The Sri Lankan military announced the establishment of a new “Drone Regiment” this week, as it was deployed in parts of the island where the armed forces have been arresting those it claims have been breaking coronavirus lockdown regulations.
Shavendra Silva, the war crimes accused head of the army, was the chief guest at a military ceremony on Thursday where the newly acquired drones were showcased.
“The new 15th Drone Regiment in the Sri Lanka Artillery is well-equipped with high-tech cameras that enable operations within short & medium distances and quadcopters with observation cameras for surveillance purposes in military or non-military applications,” said an official military website.
The announcement came just hours before Sri Lankan police reported at least 20 people have been arrested for breaking lockdown regulations, after having been surveilled using the military’s drones.
Police Spokesperson DIG Ajith Rohana said the drones would monitor any “illegal movements” within the isolated areas. Sri Lanka’s Air force Spokesman Group Captain Dushantha Wijesinghe confirmed it had deployed three teams and six to ten drones for the police operation. The official air force website posted updates of a Bell 212 helicopter flying across the Western province and transmitting information “in real time to ground units operated by the Sri Lanka Police and the Special Task Force (STF) to arrest those who are not adhering to isolation rules and guidelines”.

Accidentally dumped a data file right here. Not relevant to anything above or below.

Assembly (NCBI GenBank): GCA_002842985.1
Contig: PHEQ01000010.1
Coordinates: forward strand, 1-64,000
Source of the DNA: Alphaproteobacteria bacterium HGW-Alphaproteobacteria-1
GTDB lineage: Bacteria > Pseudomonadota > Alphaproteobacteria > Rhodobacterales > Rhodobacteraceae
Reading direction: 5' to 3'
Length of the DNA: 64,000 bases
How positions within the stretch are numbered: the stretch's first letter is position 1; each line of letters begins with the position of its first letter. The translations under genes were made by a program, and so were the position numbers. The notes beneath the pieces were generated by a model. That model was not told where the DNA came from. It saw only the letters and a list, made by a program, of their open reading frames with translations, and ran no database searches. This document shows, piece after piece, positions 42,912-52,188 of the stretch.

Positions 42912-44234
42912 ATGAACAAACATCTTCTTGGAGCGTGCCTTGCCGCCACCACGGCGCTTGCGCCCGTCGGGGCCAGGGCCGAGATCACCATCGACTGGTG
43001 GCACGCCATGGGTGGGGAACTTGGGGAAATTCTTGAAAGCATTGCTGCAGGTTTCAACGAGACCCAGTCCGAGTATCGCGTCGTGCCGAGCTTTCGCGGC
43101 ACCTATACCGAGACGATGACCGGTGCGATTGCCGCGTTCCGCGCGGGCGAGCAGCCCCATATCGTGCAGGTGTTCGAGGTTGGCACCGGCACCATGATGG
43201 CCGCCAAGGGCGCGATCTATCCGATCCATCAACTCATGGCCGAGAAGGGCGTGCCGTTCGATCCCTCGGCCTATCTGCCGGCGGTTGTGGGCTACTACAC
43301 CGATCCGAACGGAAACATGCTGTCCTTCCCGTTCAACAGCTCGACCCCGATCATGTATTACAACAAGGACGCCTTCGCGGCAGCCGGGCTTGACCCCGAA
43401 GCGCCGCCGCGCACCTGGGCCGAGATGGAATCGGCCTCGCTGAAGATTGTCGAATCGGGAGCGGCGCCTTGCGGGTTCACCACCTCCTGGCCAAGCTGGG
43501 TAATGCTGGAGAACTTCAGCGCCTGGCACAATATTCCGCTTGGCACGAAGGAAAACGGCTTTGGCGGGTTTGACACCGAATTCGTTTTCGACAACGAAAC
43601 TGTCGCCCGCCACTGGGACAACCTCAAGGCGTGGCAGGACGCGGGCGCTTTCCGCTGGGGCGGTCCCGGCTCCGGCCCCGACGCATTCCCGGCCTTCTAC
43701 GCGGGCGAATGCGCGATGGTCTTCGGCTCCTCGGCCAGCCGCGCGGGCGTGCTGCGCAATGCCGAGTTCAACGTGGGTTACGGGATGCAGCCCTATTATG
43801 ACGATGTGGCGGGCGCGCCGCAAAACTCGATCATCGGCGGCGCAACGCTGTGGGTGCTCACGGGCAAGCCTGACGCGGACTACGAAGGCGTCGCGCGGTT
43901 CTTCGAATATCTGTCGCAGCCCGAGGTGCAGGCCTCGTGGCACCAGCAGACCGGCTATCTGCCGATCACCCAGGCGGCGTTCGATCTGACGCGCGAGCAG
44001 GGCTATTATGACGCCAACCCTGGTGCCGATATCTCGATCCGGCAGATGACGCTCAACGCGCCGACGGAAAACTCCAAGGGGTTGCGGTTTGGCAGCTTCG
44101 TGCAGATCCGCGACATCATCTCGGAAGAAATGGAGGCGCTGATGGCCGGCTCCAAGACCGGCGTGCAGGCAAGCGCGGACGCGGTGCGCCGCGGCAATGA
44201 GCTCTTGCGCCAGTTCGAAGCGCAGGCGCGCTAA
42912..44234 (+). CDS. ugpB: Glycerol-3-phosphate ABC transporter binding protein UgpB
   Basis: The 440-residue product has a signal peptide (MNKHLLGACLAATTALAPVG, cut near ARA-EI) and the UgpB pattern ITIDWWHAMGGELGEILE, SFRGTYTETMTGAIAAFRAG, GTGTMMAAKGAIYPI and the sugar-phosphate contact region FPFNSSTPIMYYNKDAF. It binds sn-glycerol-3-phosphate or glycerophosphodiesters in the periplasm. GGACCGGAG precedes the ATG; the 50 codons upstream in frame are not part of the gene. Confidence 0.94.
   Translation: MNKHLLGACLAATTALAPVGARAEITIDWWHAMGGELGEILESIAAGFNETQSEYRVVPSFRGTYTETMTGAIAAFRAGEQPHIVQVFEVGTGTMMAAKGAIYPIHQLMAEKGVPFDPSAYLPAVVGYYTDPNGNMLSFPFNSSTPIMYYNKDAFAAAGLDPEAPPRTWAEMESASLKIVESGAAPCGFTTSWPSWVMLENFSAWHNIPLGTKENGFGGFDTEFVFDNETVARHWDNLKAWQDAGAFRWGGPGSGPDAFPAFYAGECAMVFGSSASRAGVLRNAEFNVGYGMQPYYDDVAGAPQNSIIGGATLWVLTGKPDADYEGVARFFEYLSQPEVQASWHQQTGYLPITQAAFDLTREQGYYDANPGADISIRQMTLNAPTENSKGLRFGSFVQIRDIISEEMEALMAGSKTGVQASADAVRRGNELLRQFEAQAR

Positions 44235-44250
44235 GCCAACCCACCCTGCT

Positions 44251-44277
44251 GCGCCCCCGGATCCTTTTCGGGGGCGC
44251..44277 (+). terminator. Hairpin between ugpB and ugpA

The Sri Lankan army said that the new drone regiment “would provide a tactical platform for operational level surveillance, precision target acquisition, engagement, post-battle damage assessment capabilities and also to assist disaster mitigation and nation-building efforts”.
The new division is an expansion of the Sri Lankan military’s well established use of drones, or Unmanned Aerial Vehicles (UAVs). During the armed conflict, and in particular during the final phase which saw tens of thousands of Tamils killed, UAVs were extensively used by the military during its offensive.
According to the Report of the OHCHR Investigation on Sri Lanka, “the repeated use of UAVs was confirmed by many witnesses who noted that the shelling often occurred shortly after the drones had been seen”. Hospitals were frequently hit by Sri Lankan shelling, as Sri Lankan commanders boasted of their use of UAVs, calling them a “luxury”.
“Notwithstanding the continuous surveillance using aircraft and UAVs, these locations were subjected to repeated artillery and aerial attacks as the hostilities intensified, causing deaths and damage to the infrastructure,” said the OISL. “As a result the staff, patients and equipment were forced to relocate, in some cases multiple times.”